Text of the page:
Published in May 2016
NAPLAN IN ITS NINTH YEAR
This morning, all Northern Territory students in years three, five, seven, and nine, begin three days of NAPLAN testing. Now in it’s ninth year, NAPLAN dominates Australian education during this week of May. The literacy and numeracy tests are held on Tuesday, Wednesday and Thursday. Friday is a catch up day for those who may have been absent during the week. These four ‘May Day’s’ of testing have become a permanent educational fixture.
For the first time, some children will be completing tests online. This is a pilot program the Australian Government hopes to extend to all schools.
NAPLAN testing is all about compliance. Testing was made compulsory during the Rudd, Gillard years. It overrode and replaced other testing programs.
The stated intention of this compulsory exercise is to capture student performance at a particular point in time every year. In fact, it’s impact goes far deeper. For weeks and months leading to this week, students in many schools sit practice tests or undertake activities slanted toward their readiness for NAPLAN. In some schools this happens on a daily basis.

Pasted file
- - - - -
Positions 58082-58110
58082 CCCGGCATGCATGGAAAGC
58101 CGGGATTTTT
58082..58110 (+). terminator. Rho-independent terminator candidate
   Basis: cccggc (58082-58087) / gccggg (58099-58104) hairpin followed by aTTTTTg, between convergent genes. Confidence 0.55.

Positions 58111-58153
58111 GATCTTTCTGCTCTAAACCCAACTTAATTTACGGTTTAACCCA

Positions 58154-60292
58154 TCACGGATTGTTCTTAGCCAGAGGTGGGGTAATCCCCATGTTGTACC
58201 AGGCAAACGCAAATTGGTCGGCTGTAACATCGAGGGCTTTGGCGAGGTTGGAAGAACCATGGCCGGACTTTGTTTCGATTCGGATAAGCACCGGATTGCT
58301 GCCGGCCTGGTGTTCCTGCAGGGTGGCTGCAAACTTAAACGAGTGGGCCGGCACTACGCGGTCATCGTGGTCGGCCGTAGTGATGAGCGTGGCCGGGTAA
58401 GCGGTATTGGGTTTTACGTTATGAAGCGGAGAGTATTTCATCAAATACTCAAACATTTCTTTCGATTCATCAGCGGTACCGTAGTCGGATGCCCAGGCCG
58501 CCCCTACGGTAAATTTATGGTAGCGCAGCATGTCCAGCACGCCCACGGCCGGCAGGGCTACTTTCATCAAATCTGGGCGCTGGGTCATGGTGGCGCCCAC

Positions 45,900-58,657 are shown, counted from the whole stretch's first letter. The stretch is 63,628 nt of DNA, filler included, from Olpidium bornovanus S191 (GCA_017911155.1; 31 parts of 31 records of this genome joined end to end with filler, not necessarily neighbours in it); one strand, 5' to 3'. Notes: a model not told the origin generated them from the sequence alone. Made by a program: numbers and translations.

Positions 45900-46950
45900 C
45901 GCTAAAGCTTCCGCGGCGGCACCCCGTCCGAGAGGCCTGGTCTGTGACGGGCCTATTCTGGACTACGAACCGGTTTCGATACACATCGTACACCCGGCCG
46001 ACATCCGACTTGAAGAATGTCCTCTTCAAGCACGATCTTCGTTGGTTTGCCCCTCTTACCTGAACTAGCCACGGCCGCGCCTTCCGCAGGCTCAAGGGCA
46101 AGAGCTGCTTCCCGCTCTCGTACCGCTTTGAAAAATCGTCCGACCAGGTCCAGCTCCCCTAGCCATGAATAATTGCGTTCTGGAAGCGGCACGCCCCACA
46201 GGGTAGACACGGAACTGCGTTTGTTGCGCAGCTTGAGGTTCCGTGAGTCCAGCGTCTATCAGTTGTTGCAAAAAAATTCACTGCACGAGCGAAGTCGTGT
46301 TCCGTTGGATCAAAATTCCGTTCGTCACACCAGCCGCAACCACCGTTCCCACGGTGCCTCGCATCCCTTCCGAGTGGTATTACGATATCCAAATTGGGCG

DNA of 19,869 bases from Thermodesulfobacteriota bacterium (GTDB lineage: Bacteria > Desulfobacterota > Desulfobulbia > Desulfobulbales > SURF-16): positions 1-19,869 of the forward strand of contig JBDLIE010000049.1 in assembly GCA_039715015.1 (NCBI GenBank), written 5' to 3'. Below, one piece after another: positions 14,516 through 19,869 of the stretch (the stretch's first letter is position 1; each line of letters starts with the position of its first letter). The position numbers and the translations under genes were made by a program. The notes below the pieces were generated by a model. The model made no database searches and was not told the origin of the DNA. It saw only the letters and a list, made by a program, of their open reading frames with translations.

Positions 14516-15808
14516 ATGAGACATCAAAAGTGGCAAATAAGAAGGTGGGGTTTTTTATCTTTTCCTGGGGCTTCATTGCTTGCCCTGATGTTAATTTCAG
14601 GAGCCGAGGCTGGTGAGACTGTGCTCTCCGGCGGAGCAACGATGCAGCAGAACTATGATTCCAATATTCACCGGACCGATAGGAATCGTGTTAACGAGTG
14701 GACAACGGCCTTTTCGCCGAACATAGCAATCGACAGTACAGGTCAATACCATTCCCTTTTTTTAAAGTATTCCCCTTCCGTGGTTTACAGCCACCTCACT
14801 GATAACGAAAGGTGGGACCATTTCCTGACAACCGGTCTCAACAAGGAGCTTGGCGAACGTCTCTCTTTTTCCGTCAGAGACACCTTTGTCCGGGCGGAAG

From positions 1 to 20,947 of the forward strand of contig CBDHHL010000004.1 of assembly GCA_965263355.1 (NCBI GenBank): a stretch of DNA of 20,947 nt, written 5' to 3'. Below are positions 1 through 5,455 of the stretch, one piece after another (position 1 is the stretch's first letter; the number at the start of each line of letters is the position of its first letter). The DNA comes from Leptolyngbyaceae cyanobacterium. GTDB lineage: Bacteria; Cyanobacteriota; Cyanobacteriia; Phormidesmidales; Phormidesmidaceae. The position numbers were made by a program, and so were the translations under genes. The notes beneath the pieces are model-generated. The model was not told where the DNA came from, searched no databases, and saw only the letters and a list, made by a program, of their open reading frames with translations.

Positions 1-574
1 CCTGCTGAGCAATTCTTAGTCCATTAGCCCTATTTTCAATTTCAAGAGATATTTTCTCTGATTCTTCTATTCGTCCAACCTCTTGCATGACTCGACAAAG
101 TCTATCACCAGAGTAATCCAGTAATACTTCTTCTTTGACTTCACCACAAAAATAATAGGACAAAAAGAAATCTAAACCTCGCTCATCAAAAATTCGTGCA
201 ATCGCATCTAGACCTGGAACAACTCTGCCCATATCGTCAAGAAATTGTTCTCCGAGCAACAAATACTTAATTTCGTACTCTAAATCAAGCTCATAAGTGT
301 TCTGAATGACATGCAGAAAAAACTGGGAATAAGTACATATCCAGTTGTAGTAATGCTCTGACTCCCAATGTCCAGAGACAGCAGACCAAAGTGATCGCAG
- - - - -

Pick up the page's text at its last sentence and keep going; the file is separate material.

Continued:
The regime is one that excellently illustrates compliance at work. The Australian Government has mandated NAPLAN and it’s compulsion underpins system and school responses. School funding and educational futures are determined by data profiles. Test results are taken into account during school reviews, principal assessment and staff evaluation exercises.
At individual school level, NAPLAN results can lead to everything from moments of euphoria to feelings of despair. While it may not be talked about openly, principals, staff members, parents and tested students feel the pressure of waiting for results. When released, statistics for each school are microscopically dissected and studied by system leaders. In like manner the data is cut, sliced and analysed in every conceivable way at school level.
Outcomes for every school in Australia can be scrutinised by the public at large on the ‘My School’ website.
Many teachers believe that Tom Chappel’s ditty on NAPLAN, particularly the line that “your score is my score” carries real weight.
Students sense tensions and feel the underlying vibe created by this program. While some may appear indifferent, others are reduced to nervous anticipation and pre-test stress. Weeks and months of preparation together with countless classroom hours spent working on preparing for this week, adds to their unease.
NAPLAN is seemingly here to stay. But questions about its need, purpose and legitimacy remain.